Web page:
Album Review: Flatbush Zombies – 3001: A Laced Odyssey

by Dustin

3001

7/10

This review is late. So very late. It would have felt wrong to ignore this album, though, so here we go…

3001: A Laced Odyssey is the long-time-coming debut studio album from New York based hip-hop trio Flatbush Zombies. This debut would come nearly three years after releasing a couple of mixtapes which stirred up quite a bit of buzz and helped establish a loyal fan following. Somewhat spectacularly, 3001: A Laced Odyssey sold 28,000 units in its first week. This may not sound like a lot, but for a self-released independent record it is wonderful.

You may now be asking yourself, what did this album do to be able to sell so well? And the answer is, lots of things! Most importantly the Zombies as a group established their sound on this record. While their mixtapes were well received, they were fairly chaotic. 3001: A Laced Odyssey is an incredibly cohesive album on all fronts. As a group, the three rappers build off of each other in more of a team-like fashion than fans have seen before. Even the production meshes beautifully from track to track.

This new found tightness is no doubt a product of the artistic evolution Zombie Juice, Erick the Architect, and Meechy Darko.

Zombie Juice perhaps shows the most signs of growth as an artist on 3001: A Laced Odyssey of the three group mates. Juice, at times, has been the victim of critical panning for not being able to keep up with his group-members in terms of flow or vocal presence. Fortunately, he definitely seemed to work hard at correcting these errors on this album. There are still times where Juice feels slightly weak on a track next to Meech and Erick, but the difference is not as noticeable here as it was on the Flashbush Zombies’ mixtapes.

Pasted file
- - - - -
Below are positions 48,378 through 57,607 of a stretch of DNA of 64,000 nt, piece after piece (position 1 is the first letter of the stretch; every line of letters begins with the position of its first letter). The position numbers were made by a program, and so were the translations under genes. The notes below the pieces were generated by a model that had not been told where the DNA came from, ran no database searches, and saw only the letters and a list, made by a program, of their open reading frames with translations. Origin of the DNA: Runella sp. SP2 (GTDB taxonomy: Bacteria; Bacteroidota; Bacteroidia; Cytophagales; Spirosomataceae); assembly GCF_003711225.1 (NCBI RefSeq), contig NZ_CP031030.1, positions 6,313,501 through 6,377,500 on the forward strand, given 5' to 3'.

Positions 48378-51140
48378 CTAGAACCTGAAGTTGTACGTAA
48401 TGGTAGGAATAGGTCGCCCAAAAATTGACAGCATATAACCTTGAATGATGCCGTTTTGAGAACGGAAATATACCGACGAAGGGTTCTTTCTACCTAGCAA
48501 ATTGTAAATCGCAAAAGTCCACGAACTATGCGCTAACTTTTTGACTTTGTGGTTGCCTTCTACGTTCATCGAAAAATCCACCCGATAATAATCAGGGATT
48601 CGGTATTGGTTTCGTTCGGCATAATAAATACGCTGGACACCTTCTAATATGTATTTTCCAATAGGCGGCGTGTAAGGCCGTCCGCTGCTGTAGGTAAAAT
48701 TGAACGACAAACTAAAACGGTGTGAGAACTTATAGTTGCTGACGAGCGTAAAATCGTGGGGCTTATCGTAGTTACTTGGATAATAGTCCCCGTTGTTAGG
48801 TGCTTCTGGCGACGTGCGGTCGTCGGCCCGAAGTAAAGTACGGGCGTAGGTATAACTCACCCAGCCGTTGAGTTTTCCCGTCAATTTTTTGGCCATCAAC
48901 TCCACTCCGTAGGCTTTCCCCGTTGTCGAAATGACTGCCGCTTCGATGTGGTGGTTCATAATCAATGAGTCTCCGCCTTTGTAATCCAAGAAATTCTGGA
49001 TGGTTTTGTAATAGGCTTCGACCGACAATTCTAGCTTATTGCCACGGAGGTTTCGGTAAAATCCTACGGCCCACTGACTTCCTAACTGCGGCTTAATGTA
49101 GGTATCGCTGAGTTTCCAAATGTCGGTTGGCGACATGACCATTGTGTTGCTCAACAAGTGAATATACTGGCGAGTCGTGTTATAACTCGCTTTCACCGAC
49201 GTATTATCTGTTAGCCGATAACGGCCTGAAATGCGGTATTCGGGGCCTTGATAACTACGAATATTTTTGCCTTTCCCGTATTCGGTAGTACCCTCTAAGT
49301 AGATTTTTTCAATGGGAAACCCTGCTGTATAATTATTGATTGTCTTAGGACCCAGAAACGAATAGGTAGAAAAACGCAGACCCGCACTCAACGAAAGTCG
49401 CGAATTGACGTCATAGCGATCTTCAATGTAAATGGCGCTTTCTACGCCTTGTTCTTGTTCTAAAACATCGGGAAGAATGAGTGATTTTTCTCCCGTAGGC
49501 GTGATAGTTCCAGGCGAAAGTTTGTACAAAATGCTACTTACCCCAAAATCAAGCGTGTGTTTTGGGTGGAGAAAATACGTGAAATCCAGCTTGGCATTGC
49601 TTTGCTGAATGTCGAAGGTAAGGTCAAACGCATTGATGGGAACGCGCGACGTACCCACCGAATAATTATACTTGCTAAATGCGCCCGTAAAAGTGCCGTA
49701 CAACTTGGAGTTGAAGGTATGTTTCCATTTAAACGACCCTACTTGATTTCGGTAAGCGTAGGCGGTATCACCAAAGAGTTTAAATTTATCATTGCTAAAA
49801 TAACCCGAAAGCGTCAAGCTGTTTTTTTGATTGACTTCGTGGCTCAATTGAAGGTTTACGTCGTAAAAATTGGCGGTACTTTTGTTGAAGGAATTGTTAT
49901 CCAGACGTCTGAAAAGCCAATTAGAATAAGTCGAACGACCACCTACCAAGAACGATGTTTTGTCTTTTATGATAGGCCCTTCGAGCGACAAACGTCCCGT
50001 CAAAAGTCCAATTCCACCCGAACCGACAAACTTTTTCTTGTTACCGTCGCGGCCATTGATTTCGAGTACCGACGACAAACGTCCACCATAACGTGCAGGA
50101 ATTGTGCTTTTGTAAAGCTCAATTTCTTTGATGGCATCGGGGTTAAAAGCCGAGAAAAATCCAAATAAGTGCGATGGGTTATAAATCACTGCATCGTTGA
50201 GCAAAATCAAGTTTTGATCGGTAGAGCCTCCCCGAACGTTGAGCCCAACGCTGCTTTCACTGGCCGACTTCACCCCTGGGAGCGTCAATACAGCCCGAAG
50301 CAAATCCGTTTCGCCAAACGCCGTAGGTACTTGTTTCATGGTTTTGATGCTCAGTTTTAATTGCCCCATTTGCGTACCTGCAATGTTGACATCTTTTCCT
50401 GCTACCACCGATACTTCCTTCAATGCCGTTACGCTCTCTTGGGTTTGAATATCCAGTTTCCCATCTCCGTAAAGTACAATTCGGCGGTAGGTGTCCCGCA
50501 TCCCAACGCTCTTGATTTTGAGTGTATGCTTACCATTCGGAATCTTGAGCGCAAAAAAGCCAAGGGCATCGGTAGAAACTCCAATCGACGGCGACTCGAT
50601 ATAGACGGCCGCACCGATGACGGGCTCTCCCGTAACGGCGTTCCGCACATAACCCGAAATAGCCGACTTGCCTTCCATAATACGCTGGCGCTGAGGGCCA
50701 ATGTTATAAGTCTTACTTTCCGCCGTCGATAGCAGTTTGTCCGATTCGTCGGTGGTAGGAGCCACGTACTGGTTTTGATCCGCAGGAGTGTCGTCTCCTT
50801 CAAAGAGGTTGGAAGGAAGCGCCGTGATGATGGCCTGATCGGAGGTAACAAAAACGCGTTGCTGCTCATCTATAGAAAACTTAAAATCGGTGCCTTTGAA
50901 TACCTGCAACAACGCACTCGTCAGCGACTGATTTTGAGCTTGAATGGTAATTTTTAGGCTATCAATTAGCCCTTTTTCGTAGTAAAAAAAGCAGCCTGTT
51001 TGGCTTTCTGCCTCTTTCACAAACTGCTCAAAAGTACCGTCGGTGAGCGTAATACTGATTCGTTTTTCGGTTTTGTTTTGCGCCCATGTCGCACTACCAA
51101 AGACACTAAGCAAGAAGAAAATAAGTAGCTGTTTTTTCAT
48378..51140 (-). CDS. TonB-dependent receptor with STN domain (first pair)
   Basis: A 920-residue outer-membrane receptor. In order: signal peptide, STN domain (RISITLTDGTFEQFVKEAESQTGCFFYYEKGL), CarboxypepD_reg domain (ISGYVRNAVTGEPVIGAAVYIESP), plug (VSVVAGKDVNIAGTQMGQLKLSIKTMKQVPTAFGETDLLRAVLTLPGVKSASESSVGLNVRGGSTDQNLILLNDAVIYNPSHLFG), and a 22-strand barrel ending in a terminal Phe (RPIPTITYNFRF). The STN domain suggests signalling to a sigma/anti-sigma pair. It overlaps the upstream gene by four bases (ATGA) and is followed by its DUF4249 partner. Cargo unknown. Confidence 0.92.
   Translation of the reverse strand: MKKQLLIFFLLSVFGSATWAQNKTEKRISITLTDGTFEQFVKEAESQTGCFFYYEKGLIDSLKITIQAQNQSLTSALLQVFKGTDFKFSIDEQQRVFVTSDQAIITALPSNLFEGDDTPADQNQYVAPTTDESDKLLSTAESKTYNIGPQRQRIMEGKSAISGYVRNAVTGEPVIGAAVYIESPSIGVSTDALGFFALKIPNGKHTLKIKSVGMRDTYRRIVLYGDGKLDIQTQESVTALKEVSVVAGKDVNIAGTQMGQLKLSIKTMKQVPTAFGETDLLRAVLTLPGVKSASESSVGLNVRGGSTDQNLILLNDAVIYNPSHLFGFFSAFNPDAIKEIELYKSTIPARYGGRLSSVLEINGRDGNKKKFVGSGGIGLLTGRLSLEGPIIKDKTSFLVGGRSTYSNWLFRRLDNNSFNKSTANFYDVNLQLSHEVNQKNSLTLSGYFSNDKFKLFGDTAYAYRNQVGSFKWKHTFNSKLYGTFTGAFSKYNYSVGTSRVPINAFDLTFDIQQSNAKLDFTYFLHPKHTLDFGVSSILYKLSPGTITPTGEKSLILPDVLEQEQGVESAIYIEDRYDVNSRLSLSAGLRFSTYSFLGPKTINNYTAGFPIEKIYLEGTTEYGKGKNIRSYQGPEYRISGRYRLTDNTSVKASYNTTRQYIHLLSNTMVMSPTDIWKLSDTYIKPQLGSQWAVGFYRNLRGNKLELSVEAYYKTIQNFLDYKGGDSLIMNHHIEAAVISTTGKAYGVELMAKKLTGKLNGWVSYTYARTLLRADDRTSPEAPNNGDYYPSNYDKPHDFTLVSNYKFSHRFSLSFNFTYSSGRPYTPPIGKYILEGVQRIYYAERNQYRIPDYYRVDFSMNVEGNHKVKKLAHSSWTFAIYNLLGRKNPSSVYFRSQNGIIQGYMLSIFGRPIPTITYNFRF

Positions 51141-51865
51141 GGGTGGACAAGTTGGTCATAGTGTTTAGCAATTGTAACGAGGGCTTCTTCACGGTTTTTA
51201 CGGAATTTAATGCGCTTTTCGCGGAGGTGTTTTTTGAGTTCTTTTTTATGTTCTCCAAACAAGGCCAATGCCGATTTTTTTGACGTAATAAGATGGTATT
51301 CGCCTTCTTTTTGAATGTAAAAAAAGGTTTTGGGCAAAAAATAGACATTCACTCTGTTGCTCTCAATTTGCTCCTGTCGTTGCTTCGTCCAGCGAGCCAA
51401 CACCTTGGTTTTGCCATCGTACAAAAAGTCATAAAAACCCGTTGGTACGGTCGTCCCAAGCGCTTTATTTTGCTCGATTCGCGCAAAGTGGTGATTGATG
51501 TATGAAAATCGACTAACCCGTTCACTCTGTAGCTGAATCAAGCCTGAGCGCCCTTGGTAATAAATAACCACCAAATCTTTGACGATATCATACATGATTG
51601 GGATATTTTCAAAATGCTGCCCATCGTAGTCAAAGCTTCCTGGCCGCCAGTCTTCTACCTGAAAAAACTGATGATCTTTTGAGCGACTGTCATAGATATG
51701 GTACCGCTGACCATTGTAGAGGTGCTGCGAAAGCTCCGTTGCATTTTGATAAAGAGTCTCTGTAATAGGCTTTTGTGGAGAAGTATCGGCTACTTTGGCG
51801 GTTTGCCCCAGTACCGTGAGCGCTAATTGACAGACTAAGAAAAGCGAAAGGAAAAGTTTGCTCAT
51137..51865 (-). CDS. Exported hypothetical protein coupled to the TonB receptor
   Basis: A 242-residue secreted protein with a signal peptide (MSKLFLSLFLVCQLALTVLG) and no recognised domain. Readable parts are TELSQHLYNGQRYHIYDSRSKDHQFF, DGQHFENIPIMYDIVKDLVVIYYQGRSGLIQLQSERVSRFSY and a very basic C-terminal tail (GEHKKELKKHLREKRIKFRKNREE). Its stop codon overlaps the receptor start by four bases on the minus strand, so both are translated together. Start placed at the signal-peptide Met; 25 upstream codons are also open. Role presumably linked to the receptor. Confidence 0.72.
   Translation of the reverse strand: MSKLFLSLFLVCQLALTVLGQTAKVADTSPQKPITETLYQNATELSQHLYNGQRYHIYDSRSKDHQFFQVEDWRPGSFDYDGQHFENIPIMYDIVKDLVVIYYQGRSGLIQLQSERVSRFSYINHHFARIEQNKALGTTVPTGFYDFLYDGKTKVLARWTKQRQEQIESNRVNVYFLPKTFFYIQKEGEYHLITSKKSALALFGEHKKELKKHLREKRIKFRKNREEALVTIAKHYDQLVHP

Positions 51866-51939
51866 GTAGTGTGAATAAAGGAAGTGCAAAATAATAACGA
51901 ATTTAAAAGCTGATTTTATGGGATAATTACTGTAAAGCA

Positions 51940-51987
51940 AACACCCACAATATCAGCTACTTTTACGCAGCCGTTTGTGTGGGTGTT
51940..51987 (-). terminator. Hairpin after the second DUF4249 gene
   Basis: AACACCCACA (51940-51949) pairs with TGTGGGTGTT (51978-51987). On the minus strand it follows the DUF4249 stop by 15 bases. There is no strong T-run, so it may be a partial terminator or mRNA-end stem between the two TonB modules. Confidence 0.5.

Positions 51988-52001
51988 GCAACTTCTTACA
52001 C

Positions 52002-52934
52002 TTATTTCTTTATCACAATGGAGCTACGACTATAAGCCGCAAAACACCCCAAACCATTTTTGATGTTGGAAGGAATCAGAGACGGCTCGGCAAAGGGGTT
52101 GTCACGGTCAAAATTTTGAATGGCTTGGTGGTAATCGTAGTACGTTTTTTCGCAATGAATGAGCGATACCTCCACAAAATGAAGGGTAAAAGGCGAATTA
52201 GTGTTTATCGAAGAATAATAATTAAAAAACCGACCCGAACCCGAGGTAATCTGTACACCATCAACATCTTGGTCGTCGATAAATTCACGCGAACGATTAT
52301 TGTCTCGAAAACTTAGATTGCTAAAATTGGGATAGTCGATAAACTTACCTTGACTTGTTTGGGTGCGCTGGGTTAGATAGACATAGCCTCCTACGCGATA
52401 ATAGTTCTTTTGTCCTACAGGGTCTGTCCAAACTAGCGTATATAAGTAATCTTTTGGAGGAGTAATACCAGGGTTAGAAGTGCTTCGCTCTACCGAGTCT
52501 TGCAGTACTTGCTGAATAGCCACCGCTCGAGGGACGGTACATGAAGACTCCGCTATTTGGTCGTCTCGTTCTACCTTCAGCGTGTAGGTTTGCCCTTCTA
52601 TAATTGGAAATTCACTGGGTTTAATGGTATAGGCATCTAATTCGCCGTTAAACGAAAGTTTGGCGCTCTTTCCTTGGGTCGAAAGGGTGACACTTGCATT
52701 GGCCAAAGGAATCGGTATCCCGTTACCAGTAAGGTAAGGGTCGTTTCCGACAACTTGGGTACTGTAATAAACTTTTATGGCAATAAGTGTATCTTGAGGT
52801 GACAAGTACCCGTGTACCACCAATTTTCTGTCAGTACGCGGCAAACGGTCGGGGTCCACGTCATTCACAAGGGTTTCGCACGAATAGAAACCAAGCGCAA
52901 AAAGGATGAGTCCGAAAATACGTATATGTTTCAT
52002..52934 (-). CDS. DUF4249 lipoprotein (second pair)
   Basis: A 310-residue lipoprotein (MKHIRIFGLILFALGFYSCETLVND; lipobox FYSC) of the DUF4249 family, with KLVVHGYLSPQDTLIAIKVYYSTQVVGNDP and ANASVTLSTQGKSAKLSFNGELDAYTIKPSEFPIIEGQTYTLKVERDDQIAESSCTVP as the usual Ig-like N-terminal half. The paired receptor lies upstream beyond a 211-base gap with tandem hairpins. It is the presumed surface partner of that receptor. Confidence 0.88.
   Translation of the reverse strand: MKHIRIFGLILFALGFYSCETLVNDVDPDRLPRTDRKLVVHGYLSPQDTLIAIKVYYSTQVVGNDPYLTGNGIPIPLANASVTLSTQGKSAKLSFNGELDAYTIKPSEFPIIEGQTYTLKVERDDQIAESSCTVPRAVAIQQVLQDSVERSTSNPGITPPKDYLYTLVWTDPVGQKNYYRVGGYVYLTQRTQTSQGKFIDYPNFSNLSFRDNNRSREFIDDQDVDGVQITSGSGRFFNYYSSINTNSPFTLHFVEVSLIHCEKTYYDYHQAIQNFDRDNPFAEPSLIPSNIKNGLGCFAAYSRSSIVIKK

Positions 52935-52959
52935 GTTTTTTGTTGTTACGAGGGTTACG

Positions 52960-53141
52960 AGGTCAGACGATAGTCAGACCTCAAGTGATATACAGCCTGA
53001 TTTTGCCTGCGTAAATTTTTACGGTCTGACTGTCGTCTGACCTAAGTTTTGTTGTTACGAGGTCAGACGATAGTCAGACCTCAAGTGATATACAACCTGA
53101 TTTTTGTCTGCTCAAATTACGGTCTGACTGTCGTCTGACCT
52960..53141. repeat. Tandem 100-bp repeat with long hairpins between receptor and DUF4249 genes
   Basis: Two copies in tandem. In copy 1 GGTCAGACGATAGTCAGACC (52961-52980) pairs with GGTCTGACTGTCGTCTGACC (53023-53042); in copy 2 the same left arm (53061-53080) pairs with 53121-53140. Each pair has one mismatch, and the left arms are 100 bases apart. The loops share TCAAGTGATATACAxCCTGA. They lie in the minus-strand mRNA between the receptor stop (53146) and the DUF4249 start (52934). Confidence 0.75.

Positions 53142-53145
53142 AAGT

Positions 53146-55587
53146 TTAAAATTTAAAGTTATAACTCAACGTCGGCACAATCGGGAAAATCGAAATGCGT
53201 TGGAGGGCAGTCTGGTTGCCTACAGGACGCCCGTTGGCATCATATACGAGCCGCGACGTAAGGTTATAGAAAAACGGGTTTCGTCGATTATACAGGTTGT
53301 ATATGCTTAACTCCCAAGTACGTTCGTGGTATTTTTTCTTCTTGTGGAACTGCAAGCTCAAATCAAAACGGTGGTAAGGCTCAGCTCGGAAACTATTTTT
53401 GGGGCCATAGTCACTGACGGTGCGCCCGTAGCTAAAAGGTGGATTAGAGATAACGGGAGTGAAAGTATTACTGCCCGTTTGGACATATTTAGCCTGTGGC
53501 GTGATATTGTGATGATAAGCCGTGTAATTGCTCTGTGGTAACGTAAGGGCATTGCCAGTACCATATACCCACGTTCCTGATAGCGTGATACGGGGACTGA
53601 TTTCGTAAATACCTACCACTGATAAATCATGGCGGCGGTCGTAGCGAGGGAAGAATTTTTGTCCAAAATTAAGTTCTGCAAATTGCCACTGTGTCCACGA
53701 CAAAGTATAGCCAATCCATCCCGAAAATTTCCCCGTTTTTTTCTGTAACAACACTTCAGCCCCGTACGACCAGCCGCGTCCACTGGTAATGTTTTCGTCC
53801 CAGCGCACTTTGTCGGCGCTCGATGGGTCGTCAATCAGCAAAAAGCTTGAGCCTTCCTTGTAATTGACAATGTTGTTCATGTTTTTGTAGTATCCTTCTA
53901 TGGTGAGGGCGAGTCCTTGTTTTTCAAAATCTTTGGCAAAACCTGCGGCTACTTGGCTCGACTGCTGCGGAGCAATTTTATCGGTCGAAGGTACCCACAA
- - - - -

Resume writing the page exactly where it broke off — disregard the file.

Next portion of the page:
Every day, live it like it’s it for me,
Black on black in time with my roots this is my ghetto symphony,
Shout out to my fam and my homies, we making history,
Never had a degree, but the streets made me a sicker breed.
(Zombie Juice – The Odyssey)

Erick the Architect displayed progression as both a producer and vocalist on this album. His instrumental work was solid, and probably his most most important contribution to the project as a whole. The beats are smooth, rely less on sampling, and fit together very cohesively. It was clear that he had direction when constructing the atmosphere for 3001: A Laced Odyssey. His writing still may not be the best of the group, but Erick has strengthened his vocal delivery which was a pleasant surprise.

Streets full of wolves so my appetite grew
I was hungry for this rap shit way back in high school
(Erick the Architect – A Spike Lee Joint)

Meechy Darko did about what you would expect if you’ve listened to other Flatbush Zombies’ music. His verses are punchy, gritty, and sinister sounding. He did a good job at scaling back his ultra-gruff delivery when needed, as 3001: A Laced Odyssey is a smoother sounding album than previous Zombies material. He didn’t show as much improvement as Erik or Juice, but this isn’t necessarily an issue as he was the Flatbush Zombies member with the strongest vocal presence prior to this release.

My only mission is to burn in hell and not in prison,
That’s why I’m spitting shit that make Jesus question religion,
This fan told me her parents said I sound like the devil,